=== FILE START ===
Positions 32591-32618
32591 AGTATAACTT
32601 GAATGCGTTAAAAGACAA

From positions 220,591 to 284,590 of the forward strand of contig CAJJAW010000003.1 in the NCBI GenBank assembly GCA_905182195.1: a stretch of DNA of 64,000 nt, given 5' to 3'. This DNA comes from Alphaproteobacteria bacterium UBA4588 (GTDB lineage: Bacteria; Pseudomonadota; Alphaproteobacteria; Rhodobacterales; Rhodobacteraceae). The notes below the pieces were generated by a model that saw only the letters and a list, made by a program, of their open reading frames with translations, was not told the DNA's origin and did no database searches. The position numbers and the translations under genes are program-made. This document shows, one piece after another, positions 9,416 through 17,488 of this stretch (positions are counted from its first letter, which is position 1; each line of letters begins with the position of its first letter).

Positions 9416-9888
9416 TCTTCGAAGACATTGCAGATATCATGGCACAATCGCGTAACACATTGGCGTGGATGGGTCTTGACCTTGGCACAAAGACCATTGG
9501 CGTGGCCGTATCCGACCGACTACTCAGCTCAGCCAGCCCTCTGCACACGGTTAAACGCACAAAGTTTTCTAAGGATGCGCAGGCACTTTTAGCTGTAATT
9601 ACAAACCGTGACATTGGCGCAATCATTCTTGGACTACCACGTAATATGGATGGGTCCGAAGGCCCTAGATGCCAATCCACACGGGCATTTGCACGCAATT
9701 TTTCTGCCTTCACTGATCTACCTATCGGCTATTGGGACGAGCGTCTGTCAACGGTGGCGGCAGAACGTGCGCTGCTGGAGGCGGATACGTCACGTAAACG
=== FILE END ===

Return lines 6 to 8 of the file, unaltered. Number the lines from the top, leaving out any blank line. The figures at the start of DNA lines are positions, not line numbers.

9416 TCTTCGAAGACATTGCAGATATCATGGCACAATCGCGTAACACATTGGCGTGGATGGGTCTTGACCTTGGCACAAAGACCATTGG
9501 CGTGGCCGTATCCGACCGACTACTCAGCTCAGCCAGCCCTCTGCACACGGTTAAACGCACAAAGTTTTCTAAGGATGCGCAGGCACTTTTAGCTGTAATT
9601 ACAAACCGTGACATTGGCGCAATCATTCTTGGACTACCACGTAATATGGATGGGTCCGAAGGCCCTAGATGCCAATCCACACGGGCATTTGCACGCAATT